August 15, 2013

The LAMBcast: Richard Linklater Retrospective


Richard Linklater brings an outsider’s perspective to even his most commercial projects. The Texas native was at the forefront of the American indie movement in the early ‘90s and has never lost that sense of daring. His latest film Before Midnight is one of his strongest works and deserves the acclaim. Although many of his movies tackle similar themes, Linklater rarely gets caught repeating his old material. He delves into the inner lives of intellectuals in the Before trilogy and Waking Life, but this is the same guy who directed School of Rock and The Bad News Bears. It’s trickier to pin down a certain style than you might expect. Bernie is set in Austin, but it feels much different from Dazed and Confused or Slacker. Those early projects still work today and remind us of his remarkable staying power. Linklater is one of my favorite directors and continues to surprise me with every new feature.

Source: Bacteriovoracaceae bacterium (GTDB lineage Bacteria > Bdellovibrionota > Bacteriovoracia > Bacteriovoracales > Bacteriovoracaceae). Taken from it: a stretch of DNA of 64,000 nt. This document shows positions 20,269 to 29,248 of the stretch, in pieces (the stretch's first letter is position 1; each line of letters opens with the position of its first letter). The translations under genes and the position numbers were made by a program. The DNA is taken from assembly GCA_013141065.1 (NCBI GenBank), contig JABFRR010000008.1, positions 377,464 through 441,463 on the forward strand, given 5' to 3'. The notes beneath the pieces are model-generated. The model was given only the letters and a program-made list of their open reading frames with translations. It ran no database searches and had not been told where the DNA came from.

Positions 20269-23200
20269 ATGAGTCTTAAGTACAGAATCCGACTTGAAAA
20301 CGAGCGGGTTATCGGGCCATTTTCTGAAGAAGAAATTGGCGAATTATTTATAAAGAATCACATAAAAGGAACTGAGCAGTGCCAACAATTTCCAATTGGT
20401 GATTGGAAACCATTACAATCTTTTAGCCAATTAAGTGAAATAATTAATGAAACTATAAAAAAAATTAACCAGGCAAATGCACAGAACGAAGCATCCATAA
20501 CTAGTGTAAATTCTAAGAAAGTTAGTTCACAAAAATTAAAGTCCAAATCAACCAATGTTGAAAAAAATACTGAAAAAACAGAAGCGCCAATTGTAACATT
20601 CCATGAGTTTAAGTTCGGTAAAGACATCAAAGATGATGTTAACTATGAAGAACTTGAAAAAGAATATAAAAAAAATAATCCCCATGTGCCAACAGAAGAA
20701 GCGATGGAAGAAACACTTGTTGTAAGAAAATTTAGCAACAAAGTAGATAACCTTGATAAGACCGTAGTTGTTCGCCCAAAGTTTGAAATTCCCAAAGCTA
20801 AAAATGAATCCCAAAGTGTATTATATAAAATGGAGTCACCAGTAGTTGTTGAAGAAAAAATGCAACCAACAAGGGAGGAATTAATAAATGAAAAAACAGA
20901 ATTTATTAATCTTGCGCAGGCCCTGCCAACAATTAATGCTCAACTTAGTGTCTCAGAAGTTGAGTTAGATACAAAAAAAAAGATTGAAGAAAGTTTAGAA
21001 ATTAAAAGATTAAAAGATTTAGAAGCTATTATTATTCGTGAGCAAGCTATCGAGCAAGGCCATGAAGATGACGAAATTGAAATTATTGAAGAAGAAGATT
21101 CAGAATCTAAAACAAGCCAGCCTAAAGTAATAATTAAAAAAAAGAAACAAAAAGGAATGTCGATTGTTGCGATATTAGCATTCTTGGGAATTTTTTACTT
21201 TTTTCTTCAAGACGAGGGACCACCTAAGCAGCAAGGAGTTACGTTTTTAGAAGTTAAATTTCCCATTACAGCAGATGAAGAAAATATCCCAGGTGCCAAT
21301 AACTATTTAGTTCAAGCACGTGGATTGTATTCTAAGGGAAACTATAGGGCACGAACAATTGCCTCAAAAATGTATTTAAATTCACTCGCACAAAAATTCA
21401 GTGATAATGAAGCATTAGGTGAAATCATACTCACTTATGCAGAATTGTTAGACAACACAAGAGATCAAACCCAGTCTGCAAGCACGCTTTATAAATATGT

A few weeks ago, I joined four smart bloggers to explore Linklater’s career and most prominent films. This LAMBcast runs for more than two hours, and we easily could have talked for a lot longer. We focus on 10 movies yet spend a little time on basically everything. Joining me for the fun are host Dylan Fields and Justin Gott from Man I Love Films, Jay Cluitt from Life vs. Film, and the Vern from the Video Vortex. Few choices receive an easy consensus, which makes for a better discussion. If you’re a Linklater devotee or just getting started with his work, this podcast is worth your time. Despite the extended length, it moves quickly and rarely takes a breather. Linklater’s had success but is hardly a household name, and there are plenty of hidden gems within his career. We barely scratch the surface of his diverse filmography. Check out this LAMBcast episode through this link.

2 comments:

  1. Good job Dan, it was an enjoyable listen, especially to get to hear various opinions on the Before Trilogy

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    1. Thanks Chris. It was a lot to cover even within two hours, and it's tricky with five participants. Still, I think it turned out well.

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